I agree.  The way to maintain balance and serenity in my life is to be sure that every day has these four practices and exercise.  I start my day, before Dwane is up, in these four practices.  I do better in life in general, and in caregiving, if I am faithful to these practices.  I have also added within these practices some body tapping that I learned from a wonderful practioner.  Jack Canfield has a book about to come out that explains body tapping for anyone interested.  These practices, along with good nutrition and some added fun, make a solid foundation to my daily life.  Even when I have dreams which are upsetting and which feature someone who has hurt me in life, I immediately - upon awakening and remembering the dream - practice forgiveness toward the peson who hurt me and toward myself for allowing that hurt.  It makes an amazing difference in the quality of my life when I am faithful to these practices. 

Mar 9, 2012

Finding the right doctor

"A positive relationship with your doctor can make you healthier." University of Iowa psychologist Alan Christensen, Ph.D.

It is important that we find doctors who will respect our needs as caregivers as well as the needs of the care receivers.  Of course, we will want our own doctors who support our own health too, but even the ones that are primarily for the care receiver need to support our needs too.  The psychiatrist at Mayo who made the definitive diagnosis of Lewy Bodies Dementia with Dwane was able to do so because he listened to me describe the symptoms.  People who have dementia are not accurate reporters of their symptoms or their behaviors.  The caregiver is the person who can describe those, and we - as caregivers - need to find doctors who will give credence to what we say is happening in daily life.  We need to feel respected and heard by the doctor.  In that way, the needs of the care receiver and our needs are both met.  I think it is important that we not settle for less than that.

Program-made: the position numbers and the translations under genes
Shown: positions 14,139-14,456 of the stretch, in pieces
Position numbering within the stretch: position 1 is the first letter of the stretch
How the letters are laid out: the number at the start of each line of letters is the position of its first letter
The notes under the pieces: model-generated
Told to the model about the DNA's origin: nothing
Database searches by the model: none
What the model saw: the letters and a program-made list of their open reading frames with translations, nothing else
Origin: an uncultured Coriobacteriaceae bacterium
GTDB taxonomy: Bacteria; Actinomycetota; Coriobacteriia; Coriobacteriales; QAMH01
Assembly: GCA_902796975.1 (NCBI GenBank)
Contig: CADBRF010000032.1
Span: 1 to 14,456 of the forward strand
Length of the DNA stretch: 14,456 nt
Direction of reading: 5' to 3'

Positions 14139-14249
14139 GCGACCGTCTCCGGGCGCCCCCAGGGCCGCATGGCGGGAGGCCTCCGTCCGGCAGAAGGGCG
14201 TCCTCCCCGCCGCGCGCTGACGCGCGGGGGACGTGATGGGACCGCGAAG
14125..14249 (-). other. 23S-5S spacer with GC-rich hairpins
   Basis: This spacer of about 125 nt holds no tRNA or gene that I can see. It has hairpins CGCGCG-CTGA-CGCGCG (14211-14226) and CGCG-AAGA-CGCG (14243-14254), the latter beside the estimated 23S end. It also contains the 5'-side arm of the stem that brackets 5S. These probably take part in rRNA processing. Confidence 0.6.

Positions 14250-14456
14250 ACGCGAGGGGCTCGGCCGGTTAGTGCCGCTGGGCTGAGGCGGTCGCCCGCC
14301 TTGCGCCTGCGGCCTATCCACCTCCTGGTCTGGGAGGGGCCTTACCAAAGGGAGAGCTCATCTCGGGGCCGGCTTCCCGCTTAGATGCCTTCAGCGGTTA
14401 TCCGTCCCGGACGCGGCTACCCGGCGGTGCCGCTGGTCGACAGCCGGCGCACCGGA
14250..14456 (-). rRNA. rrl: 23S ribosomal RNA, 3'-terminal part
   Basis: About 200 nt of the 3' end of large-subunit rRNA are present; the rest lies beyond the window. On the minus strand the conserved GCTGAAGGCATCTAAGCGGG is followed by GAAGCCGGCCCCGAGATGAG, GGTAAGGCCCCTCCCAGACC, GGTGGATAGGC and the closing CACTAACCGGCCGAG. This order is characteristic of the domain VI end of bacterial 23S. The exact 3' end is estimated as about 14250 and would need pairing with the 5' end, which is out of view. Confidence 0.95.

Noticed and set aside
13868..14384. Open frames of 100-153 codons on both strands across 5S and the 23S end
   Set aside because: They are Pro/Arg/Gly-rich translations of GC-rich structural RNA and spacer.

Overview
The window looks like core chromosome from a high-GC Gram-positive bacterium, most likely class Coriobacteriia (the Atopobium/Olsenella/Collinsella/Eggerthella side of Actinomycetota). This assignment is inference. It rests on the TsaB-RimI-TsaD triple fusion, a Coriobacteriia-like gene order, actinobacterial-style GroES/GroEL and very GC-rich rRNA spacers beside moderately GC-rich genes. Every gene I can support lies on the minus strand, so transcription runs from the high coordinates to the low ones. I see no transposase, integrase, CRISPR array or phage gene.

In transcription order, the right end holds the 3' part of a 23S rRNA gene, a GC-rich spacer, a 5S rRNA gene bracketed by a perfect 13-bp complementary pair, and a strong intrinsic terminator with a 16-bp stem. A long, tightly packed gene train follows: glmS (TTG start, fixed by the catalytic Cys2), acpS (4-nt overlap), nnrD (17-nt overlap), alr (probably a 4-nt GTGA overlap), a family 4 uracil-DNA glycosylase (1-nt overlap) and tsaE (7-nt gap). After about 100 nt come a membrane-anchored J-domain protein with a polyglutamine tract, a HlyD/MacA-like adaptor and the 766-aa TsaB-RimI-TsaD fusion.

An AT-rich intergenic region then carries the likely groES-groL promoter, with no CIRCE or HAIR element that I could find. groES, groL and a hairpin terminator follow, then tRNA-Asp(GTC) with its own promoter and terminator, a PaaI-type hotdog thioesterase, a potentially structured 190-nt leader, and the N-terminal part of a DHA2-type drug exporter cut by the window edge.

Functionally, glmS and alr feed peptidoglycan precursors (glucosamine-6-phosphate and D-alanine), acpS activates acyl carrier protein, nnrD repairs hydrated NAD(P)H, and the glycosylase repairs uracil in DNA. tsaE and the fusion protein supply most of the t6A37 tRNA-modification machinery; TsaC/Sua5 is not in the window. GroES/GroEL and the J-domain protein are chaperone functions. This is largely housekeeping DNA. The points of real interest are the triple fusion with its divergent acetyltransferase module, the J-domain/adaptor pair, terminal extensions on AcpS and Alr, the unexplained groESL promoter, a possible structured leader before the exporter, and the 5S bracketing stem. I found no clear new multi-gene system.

Mar 8, 2012

International Women's Day

"Perfection is boring and doesn't exist -- to strive for it makes you uninteresting." Eva Mendes

Since studies show that most caregivers are women, let us today celebrate all women.  Where would we be without those special women in our lives who mentored, loved, or challenged us?  Women come in all sizes and shapes, with differing personalities and temperaments; but together we can create a type of sisterhood.  One in which we disavow competition, and instead provide and receive unconditional support.  I believe the world would be a different place if women were thus empowered by each other.  Let it begin with us.

Mar 7, 2012

Day to day grind

"The big moments of life tend not to be the ones that wear us down. Even great tragedies sometimes bring about the best in us. What wears us down is the day to day and the hour to hour." Fr. Richard Veras

The above quote seems true to me.  Some years ago I completed a national trauma responder training.  The trainers said that one can never know for certain how he/she will respond in a crisis, but historically I become very calm in a crisis.  It is the little things in the daily routine that can wear me down.  This is not to diminish the trauma of big events; that trauma is real, but the seemingly endless day to day frustrations can really take a toll.  Even the tiny things, like lights left on /doors left unlocked (or locked).  In those times it helps me to remember to not sweat the small stuff.  I saw the title of a book recently which was, "You Can't Afford the Luxury of a Negative Thought."  I have not read the book, but the title resonates with me.  Negative thoughts impact my mood, my body, and my soul in a negative way.  It is important to be disciplined about not entertaining them.